The Parker Manatee Rehabilitation Habitat
Modeled after a cypress spring, the newly renovated Parker Manatee Rehabilitation Habitat holds 60,000 gallons of water and houses manatees that were rescued from the wild after they became sick or injured. This exhibition allows above and underwater viewing, and offers guests information about the anatomy and life history of manatees, including the challenges they face in the wild.
- Meet the manatees currently in our care
The Bishop’s Parker Manatee Rehabilitation Habitat is a Stage 2 rehabilitation facility — a temporary home where manatees come after their initial critical care needs have been met in manatee hospitals. This second-stage facility offers manatees the opportunity to gain exposure to natural foods and feeding strategies, and gain weight for their return to the wild. Second stage facilities play a vital role in maintaining space for critically ill manatee patients in the hospitals.
The Bishop has been rehabilitating manatees since 1998 and was a founding member of the Manatee Rescue and Rehabilitation Partnership (MRP) in 2001. The MRP is a cooperative of nonprofit, private, state, and federal entities that rescue, rehabilitate and return manatees to the wild.
The newly renovated Habitat resembles a cypress spring and provides the animals with an environment that closely mimics what they will encounter in the wild. The pool contains variable textures and rougher surfaces that give manatees an opportunity to use their sense of touch. Other features include an artificial tree that the manatees can navigate around, as well as different levels on which to rest, providing a stimulating environment for them to navigate that has features similar to what they experience in the wild.
The facility was the permanent home to Manatee County’s official mascot and the oldest known manatee in the world, Snooty, who passed away in 2017 at a record-breaking 69 years old.
Exhibition: Being a Sea Turtle is Hard — But You Can Help!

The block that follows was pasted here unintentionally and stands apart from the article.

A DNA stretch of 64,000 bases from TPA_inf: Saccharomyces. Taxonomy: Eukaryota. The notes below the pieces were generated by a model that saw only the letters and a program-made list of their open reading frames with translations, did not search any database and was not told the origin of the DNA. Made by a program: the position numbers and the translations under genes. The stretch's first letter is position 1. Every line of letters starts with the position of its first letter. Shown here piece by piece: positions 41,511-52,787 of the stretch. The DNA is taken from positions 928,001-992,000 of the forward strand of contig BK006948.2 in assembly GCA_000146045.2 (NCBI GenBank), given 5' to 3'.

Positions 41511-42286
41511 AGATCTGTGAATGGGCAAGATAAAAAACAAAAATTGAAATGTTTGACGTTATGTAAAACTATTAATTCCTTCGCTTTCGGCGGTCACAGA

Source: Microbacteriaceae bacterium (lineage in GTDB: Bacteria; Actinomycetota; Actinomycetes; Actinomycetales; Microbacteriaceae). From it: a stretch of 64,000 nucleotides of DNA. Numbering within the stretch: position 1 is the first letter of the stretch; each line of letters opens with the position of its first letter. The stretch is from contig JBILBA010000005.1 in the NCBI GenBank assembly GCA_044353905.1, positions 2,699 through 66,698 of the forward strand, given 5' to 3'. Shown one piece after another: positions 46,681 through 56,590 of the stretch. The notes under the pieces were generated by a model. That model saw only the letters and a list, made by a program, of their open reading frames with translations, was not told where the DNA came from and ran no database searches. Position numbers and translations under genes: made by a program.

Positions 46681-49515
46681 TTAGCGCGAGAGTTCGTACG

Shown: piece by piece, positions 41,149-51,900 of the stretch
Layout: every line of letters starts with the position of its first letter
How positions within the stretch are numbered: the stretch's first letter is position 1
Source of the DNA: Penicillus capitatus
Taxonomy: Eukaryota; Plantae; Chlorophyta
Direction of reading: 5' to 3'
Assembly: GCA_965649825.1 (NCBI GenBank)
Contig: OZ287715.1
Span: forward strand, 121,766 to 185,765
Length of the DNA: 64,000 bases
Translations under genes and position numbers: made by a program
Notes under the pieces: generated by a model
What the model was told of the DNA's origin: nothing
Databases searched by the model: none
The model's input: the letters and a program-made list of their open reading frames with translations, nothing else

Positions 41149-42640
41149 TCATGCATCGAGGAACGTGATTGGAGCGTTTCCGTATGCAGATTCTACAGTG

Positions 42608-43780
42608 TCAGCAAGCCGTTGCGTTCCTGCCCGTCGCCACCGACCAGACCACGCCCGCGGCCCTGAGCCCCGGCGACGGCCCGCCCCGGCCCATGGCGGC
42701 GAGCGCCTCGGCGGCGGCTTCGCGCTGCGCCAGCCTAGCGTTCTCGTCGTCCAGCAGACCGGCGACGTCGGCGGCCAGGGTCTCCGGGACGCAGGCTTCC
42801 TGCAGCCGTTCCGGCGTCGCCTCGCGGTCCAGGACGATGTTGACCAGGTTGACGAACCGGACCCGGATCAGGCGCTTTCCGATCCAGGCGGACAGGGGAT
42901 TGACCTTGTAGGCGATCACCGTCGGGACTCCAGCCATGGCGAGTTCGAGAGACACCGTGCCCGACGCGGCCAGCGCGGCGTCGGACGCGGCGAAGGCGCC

Sea turtles and manatees share similar evolutionary histories — both animals are descendants of terrestrial species. Unfortunately, they also share similar threats — from loss of habitat to man-made obstacles. All sea turtle species are federally listed as threatened or endangered.
This exhibition highlights some of the ways that the public can be good stewards and help keep sea turtles safe on our local beaches and in our local waterways. It features life-size scientific illustrations of the five sea turtle species that call the Gulf of Mexico home, along with the skeleton of a loggerhead sea turtle — the most common sea turtle species on Florida’s west coast and shows the ecosystem connections that manatees and sea turtles share.
“Being a Sea Turtle is Hard — But You Can Help!” also showcases information about loggerhead nesting on Anna Maria Island as monitored by the Anna Maria Island Turtle Watch, with running totals of false crawls and nests laid during the annual May-October sea turtle nesting season and shows the public how they can make a difference in the lives of these animals.
The exhibit was funded in part by a grant awarded from the Sea Turtle Grants Program, which is supported by proceeds from the sale of the Florida Sea Turtle License Plate. Learn more at helpingseaturtles.org.